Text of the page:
Nathan J. Robinson calls Michael Bloomberg "a Republican plutocrat" trying to "buy the Democratic nomination," and it's completely true: he is basically Republican-not-even-lite and he is trying to buy the nomination, as he has already bought (literally!) so many of his endorsements. He uses his money to obliterate dissent, he thinks banksters are an "industry" and not parasites, he thinks the income gap between rich and poor is a good thing, he uses the police to terrorize protestors, black folks, and Muslims -- basically, he's our President if our President was pro-choice and actually believed climate change was happening. And this is, apparently, who Democratic poobahs think voters will run through a wall for. (Don't quit before the end, because the last five paragraphs explain very well why we shouldn't let Presidential elections be a battle between billionaires.)
Next time you hear about "Obama's anemic job growth" failing to compare to our Great and Noble True American President's Greatest Economy Ever, you can respond that the economy has created fewer jobs over the last three years than it did during the last three years of the Obama Administration. And when folks protest that it's hard to create jobs when we're almost at what our government calls "full employment," remind them that, frankly, we're not at full employment if the U6 unemployment rate (which includes folks who work part-time who'd rather work full-time and folks who've simply given up looking for work) still stands at 6.9%. (As an aside, attend the list of things our President can't take credit but which he's taken credit for anyway in paragraphs 9 and 11. It's upsetting -- and the right campaign ad could obliterate him for it, if it's willing to have a little fun.)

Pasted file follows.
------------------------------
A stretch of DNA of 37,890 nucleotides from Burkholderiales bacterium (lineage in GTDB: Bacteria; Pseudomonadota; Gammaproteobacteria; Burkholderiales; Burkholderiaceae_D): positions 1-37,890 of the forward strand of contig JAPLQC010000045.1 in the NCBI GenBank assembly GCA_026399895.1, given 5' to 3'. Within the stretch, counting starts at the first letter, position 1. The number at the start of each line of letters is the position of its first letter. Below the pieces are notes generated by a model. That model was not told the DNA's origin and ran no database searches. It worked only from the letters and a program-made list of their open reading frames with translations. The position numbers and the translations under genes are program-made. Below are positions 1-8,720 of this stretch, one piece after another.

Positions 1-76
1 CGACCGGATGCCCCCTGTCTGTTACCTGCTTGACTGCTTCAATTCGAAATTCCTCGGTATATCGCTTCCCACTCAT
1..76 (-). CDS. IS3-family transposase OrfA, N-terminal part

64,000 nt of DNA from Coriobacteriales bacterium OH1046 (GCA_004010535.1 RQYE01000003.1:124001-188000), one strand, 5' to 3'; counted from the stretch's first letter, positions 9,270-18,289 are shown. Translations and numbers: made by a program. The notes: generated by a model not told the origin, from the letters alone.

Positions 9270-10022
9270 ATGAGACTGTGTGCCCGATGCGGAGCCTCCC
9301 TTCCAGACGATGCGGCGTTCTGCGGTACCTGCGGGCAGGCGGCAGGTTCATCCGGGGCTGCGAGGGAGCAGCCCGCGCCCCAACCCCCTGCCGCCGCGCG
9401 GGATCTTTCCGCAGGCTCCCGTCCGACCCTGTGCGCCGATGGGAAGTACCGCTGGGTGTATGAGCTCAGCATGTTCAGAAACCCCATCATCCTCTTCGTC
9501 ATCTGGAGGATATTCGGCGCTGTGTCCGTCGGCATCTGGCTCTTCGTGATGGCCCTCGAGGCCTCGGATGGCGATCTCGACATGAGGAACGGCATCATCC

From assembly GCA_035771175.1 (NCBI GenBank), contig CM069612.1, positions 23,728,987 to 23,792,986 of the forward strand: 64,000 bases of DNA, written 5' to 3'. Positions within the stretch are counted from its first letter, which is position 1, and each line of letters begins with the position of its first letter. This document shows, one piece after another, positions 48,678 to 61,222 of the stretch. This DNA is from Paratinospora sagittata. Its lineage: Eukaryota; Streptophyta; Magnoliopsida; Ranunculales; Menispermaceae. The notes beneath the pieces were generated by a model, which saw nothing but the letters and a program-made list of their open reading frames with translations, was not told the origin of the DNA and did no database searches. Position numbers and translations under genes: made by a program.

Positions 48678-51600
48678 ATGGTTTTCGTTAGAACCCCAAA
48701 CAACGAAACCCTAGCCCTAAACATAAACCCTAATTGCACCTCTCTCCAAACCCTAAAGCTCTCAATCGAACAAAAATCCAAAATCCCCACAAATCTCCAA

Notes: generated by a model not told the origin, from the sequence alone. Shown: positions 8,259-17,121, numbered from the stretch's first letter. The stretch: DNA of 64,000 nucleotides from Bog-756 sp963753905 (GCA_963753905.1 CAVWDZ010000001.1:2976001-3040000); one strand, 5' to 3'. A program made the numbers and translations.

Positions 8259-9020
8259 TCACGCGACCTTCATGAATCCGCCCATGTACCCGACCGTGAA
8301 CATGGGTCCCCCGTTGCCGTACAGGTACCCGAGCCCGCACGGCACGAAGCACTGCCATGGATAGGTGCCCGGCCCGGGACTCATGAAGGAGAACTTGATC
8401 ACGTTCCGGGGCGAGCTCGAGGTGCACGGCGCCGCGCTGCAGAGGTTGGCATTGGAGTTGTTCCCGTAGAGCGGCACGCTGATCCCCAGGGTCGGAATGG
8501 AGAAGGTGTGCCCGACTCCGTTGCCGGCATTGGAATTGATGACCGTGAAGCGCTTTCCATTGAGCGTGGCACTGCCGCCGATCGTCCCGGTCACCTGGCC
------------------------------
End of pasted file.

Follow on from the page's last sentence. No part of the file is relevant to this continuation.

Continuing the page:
I hate to say it, but I'm skeptical that enacting Medicare-for-All health insurance would result in pay hikes, even though a lot of the research says so. If we pay for it the way Sen. Warren would -- to tax employers the amount they've been spending on private health insurance for the last several years -- then the answer would definitely be no, and that's the best funding proposal I've seen. But then, I never wanted a raise from Medicare-for-All, and I do know that, under Medicare-for-All, health care costs would go down -- even the right-wing Mercatus Center says so! -- and health care costs are up there with household debt as the biggest drags on a household's freedom. All I ask for is a fighting chance, after all, and Medicare-for-All helps give us that fighting chance.
I might agree that our President's trade dramas will "cost the average American family $1,277 this year," thus wiping out their gains from the 2017 tax "reform," but I hesitate because the CBO locates those costs mainly in higher prices for household items, when, frankly, cheap crap from China isn't an unqualified good, certainly not if the Chinese workers making the cheap crap continue to get paid in dung pellets. Not that our President cares whether his trade deals improve things for those Chinese workers -- or, even, for American workers! -- but we, as Americans, need to stop counting on "low prices" without counting the cost of low prices.
Finally, a Monmouth University poll finds that while only 42% of registered voters want our President get re-elected, an astounding 66% think he's either "probably" or "definitely" going to get re-elected. Again I weep at the voters' apparent inability to understand that if they believe a fellow doesn't deserve re-election, they have the power to keep him from getting re-elected. Voters have this disconnect in part because our "liberal" media trains everyone to treat politics like a horserace, and also in part because our civilization prizes drama over substance, but voters also have this disconnect because they're constantly worrying about what "other" people will think, rather than trying to persuade other people to come around to their way of thinking. Persuasion: it's the world's oldest profession.